India has a population of nearly 1.4 billion people. This means a consumer base of millions, of which 1/5th suﬀer from some disability: visible, invisible, from birth, genetic or acquired later in life. These special people need adaptive clothing as well as access to the shopping outlets where they are sold…
India has a population of nearly 1.4 billion people; we are a young country with a growing, ageing population. This converts into a gigantic consumer base, of which 1/5th suffer from some disability: visible, invisible, from birth, genetic or acquired later in life, despite the strides that modern medicine has taken and is taking every day
So, what have we got here? A consumer base of millions of people who need adaptive clothing and access to the shopping outlets where they are sold.
Are we catering to them today? NO! But things are changing. For example, till some years ago ‘Plus Size Clothing’ was not retailed at the mainstream shops. Now things have changed and the usual shopping chain of outlets stock sizes upto 3XL.
What is fashion WRT clothing? Something that is trendy, youthful, current and usable. What it is not is a compromise.
By law, Persons with Disabilities (PwD) have the right to everything that the rest of the world does. So why not fashion? What can we do to adapt popular designs and our shops to embrace PwD too?
PwD are usually not really seen in shopping malls and bazaars. This is because of the various stigmas and superstitions that go with disabilities in our country. We are ashamed of the wrong things. We are embarrassed by a person with a disability and how she or he dresses or behaves, but not about the lack of comfort and empathy which can be offered. They also don’t go out much because nothing is accessible to them like the pavements, roads, toilets, parks etc. However, awareness is growing, and today’s malls are being designed to be inclusive. While malls are embracing the change, shopping too, must be an accessible option for the disable.
But before this change happens, there are a few questions that retailers need to answer:
- What will they buy when they enter your shop?
- Are your clothing displays and racks accessible?
- Is your trial room wheelchair friendly?
- Is your staff trained in helping PwD?
- Do you employ staff with disabilities?
- What about your clothes? Can someone with a disability wear them comfortably?
Have We Thought Out of The Box?
When we speak of exclusive designs, we must remember that inclusive is a better word – for humanity and for business.
What Would an Accessible Shop Look Like?
- Less confusing display areas.
- Anti-slip flooring and step free as far as possible.
- Ample manoeuvring space for wheelchairs.
- Sensitive shopping assistant’s client engagements.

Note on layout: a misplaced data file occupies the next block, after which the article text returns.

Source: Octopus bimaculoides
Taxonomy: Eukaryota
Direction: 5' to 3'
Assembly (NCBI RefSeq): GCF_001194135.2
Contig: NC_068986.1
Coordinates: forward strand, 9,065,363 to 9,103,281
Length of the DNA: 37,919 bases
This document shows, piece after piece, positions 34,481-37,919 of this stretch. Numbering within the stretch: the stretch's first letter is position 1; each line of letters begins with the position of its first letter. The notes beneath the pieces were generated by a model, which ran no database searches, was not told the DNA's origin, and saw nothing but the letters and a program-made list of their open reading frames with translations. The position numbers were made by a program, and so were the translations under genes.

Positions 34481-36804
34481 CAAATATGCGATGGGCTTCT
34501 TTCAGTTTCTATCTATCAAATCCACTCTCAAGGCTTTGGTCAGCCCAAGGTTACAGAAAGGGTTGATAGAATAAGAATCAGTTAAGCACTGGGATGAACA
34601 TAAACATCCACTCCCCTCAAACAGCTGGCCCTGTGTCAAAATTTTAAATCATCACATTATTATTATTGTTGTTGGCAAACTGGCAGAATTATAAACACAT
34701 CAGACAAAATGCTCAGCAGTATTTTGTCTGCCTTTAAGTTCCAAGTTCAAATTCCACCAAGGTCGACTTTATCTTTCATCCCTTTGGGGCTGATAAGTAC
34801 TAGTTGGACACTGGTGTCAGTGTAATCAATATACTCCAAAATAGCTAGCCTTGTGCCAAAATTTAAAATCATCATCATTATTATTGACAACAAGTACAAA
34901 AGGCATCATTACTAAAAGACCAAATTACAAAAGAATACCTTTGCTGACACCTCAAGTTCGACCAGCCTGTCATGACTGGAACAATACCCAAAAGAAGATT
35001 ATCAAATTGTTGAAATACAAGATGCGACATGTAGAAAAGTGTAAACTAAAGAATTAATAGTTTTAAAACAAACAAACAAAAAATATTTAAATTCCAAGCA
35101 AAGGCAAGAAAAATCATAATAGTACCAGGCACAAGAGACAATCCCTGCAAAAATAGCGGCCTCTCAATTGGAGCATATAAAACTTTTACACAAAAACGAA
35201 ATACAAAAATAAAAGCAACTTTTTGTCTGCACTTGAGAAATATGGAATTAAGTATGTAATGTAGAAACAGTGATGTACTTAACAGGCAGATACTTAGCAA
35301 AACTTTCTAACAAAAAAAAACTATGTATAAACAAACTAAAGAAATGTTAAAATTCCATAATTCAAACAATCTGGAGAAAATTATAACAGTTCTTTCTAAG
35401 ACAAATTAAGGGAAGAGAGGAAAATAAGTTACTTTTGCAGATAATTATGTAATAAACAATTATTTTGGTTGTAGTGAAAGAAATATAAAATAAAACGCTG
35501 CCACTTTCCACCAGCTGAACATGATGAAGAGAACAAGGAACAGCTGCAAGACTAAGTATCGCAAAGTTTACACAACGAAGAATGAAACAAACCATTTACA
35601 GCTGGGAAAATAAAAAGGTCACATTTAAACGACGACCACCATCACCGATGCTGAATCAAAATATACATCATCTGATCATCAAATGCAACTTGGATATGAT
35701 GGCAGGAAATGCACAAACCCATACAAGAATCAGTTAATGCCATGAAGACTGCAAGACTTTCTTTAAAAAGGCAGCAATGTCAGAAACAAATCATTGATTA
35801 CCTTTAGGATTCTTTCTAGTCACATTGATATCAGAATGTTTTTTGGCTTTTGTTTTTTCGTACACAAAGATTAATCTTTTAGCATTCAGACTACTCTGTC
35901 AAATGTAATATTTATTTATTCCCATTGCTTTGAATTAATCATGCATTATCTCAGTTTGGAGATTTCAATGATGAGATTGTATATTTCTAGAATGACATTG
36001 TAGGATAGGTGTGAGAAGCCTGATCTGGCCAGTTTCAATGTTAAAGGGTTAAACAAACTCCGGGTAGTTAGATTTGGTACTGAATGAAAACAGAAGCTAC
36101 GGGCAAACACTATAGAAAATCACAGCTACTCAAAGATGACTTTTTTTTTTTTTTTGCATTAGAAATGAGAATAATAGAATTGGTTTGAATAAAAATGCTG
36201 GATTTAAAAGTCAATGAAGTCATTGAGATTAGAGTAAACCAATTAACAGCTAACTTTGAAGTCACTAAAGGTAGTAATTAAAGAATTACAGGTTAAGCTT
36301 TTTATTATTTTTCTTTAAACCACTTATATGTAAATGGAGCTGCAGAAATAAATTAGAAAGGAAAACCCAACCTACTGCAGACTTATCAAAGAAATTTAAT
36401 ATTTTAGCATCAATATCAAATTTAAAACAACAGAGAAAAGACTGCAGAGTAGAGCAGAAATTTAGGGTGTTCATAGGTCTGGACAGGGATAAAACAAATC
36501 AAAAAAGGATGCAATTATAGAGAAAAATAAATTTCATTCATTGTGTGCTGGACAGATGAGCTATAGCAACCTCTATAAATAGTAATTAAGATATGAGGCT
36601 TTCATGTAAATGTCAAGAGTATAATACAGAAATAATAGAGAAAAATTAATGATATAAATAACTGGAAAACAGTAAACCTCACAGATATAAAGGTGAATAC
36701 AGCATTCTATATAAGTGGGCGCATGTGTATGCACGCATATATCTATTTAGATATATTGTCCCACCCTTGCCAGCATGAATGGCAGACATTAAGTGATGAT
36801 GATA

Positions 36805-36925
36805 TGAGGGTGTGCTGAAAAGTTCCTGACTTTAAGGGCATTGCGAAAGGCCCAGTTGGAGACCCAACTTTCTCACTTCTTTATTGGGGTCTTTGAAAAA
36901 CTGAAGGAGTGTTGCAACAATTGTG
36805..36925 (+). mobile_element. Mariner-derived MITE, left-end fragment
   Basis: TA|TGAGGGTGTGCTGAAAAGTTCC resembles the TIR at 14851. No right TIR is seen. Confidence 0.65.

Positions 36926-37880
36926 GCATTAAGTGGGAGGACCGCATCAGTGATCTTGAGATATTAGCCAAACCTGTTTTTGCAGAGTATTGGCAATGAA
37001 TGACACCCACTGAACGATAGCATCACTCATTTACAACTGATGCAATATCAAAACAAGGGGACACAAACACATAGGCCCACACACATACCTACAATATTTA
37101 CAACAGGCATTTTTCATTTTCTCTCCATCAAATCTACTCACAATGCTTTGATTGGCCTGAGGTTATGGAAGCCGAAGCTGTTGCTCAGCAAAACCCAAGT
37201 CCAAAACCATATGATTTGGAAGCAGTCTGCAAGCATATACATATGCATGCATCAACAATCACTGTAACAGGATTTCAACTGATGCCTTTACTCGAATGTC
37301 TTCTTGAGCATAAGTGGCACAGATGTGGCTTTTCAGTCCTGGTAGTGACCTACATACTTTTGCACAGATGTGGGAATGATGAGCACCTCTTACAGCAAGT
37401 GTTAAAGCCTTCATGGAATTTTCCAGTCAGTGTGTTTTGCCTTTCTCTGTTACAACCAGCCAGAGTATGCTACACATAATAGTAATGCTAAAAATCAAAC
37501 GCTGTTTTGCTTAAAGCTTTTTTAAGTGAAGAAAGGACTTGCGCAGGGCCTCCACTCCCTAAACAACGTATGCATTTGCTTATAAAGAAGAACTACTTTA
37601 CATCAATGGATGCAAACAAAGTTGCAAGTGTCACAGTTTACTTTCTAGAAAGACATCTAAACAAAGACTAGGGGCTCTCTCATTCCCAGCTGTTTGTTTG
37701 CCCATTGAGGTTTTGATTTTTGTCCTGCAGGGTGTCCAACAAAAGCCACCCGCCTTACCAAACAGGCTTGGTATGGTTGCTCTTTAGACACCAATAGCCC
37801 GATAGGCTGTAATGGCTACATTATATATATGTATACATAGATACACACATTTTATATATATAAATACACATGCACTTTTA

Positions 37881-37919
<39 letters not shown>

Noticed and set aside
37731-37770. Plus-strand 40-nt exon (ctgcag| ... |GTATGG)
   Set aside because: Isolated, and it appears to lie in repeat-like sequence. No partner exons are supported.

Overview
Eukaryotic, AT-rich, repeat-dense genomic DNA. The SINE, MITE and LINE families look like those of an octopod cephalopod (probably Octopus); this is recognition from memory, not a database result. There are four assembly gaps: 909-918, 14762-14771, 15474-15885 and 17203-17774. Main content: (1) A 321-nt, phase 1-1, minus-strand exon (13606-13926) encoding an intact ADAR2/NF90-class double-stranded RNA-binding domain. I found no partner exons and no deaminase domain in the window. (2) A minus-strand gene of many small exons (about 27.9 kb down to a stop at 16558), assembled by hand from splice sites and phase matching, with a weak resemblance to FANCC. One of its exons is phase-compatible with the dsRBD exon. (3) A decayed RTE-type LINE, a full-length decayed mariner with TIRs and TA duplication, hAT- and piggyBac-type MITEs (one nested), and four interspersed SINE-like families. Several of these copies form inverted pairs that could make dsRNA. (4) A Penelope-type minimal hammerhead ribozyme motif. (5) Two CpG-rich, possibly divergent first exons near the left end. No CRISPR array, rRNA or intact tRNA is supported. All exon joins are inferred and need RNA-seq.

- Bigger trial rooms with grab rails and good lighting.
- Exclusive sitting area for elderly and people who have mobility issues.
- Garments that can be modified with little or no trouble to suit the needs of PwD.
Data on Disabilities
The word ‘Disabilities’ is difficult for many people to say. But people with disabilities themselves choose to define themselves as ‘differently- abled’ / ‘specially-abled’. They believe they are PwD and would choose to acknowledge that their rights need to be reinstated in accordance with their needs. For example, a wheelchair user will have a right to a ramp while someone who uses sign language will need an interpreter.
United Nations Convention for Rights of Persons with Disabilities (UN CRPD):
Disability results from the interaction between persons with impairments and attitudinal and environmental barriers that hinders their full and effective participation in society on an equal basis with others. Persons with disabilities include those who have long-term physical, mental, intellectual or sensory impairments which in interaction with various barriers may hinder their full and effective participation in society on an equal basis with others.
Indian Census Report: Disabled Population in India as per census 2011 (2016 updated) – In India out of the 121 Cr population, 2.68 Cr persons are disabled which is 2.21 percent of the total population. Among the disabled population 56 percent (1.5 Cr) are males and 44 percent (1.18 Cr) are females. In the total population, the male and female population are 51 percent and 49 percent respectively.
Majority (69 percent) of the disabled population resided in rural areas (1.86 Cr disabled persons in rural areas and 0.81 Cr in urban areas). In the case of total population also, 69 percent are from rural areas while the remaining 31 percent resided in urban areas.